I hunted down a desolate dirt road for a historic site, Tarleton’s Tea Table Rock, hoping to capture its creepy, Revolutionary War feel only to hit a pothole I didn’t think was all that deep, splashing red wet mud from hood to tailgate of my car. Had to stop and drag out a limb from under the car, pretending I wasn’t really checking for a flat tire.

And I laid on the ground to capture angles of the AM radio station on the outskirts of town. Not that I’m a professional with my Nikon, but hey, everybody else takes pictures standing up.

And old white Southern houses. The town was rife with them. Most with American and South Carolina flags flying, the evening sun rebounding off the whiteness in spots, causing shadows in others. Postcard material.

Then I rushed home and emailed 70 pictures, praying someone had enough creative genius on the other end to make one of them work.

The cover caught my breath when it arrived in my email. The artist chose one of the white houses and painted in azaleas and redbud trees, taking out the plain green shrubs. Deep, smothering, gray, rain-filled clouds replaced what had been a bright sunny day. Eeriness in lieu of quaint.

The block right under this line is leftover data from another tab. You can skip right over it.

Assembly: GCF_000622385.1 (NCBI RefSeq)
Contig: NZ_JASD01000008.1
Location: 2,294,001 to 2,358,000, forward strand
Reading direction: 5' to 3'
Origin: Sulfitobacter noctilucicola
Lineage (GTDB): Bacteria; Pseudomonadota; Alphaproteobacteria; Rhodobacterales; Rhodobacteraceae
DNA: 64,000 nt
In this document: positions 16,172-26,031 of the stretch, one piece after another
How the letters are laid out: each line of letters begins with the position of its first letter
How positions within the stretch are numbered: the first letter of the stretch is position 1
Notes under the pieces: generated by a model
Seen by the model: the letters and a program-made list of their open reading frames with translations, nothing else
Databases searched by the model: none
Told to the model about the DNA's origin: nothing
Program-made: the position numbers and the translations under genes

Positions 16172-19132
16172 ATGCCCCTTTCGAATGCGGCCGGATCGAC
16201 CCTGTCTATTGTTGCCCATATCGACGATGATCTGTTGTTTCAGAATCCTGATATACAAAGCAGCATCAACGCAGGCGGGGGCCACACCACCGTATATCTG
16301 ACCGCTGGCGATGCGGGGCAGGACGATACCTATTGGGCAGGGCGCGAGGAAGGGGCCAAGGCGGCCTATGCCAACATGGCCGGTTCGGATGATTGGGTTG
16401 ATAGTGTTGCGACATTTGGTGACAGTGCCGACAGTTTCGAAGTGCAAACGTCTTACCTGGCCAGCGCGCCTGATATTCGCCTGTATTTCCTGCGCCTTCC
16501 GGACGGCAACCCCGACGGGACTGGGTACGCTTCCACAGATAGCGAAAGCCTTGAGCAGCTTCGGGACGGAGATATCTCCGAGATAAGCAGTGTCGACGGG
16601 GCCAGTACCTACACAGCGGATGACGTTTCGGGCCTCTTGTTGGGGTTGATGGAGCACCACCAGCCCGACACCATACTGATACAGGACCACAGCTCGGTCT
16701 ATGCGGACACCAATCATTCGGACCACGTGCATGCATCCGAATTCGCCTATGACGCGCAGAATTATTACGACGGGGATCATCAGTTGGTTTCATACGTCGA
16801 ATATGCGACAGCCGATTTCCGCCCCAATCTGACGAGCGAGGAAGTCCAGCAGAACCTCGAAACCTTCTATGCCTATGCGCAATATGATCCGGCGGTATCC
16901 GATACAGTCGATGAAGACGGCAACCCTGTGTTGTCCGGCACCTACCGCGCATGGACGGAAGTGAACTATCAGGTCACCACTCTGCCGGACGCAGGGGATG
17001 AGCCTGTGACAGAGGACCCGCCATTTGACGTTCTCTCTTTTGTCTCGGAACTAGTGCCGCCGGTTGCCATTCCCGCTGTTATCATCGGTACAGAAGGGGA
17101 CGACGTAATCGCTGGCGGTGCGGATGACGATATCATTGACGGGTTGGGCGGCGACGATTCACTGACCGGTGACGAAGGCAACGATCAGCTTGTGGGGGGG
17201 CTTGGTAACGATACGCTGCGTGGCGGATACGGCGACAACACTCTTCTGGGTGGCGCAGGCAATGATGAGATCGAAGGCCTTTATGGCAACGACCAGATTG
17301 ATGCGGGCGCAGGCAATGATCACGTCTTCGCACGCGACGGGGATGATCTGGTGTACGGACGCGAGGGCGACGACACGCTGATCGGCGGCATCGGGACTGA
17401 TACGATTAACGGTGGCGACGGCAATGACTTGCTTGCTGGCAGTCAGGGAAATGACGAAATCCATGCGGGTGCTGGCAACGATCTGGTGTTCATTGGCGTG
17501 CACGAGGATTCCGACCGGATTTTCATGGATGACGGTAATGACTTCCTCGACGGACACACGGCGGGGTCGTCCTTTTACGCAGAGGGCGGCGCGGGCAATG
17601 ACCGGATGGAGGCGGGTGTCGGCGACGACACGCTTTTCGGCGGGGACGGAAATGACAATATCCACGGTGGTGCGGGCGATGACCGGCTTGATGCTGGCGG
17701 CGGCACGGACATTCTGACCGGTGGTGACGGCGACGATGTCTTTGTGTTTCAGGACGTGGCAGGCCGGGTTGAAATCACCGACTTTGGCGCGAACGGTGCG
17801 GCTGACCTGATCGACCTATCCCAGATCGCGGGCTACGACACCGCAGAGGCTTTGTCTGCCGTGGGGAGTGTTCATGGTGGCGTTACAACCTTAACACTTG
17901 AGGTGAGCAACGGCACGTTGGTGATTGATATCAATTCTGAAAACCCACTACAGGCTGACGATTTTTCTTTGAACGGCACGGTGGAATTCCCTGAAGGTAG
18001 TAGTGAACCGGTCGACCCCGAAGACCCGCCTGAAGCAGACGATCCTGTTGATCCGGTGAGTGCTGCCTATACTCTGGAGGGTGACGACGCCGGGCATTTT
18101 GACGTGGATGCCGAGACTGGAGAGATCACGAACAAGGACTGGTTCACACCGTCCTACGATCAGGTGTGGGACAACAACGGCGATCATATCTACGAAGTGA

I’ve already received emails and one particularly frantic Facebook message asking me how I selected that address, and if I knew who owned that house. Had I’d used its history in my story. Potential readers were already second-guessing how relevant the house was to the title. What SIN took place in that particular NEWBERRY house, and how much had I infused history into my mystery.

Of course, I assured people the house was snapped at random, and I knew nothing of its past. But still, I can’t help but softly smile at how it all pulled together . . . and the impact it was already making.

Almost makes me wonder if there IS a story behind that house.

===

BACK COVER

Beneath an idyllic veneer of Southern country charm, the town of Newberry hides secrets that may have led to murder.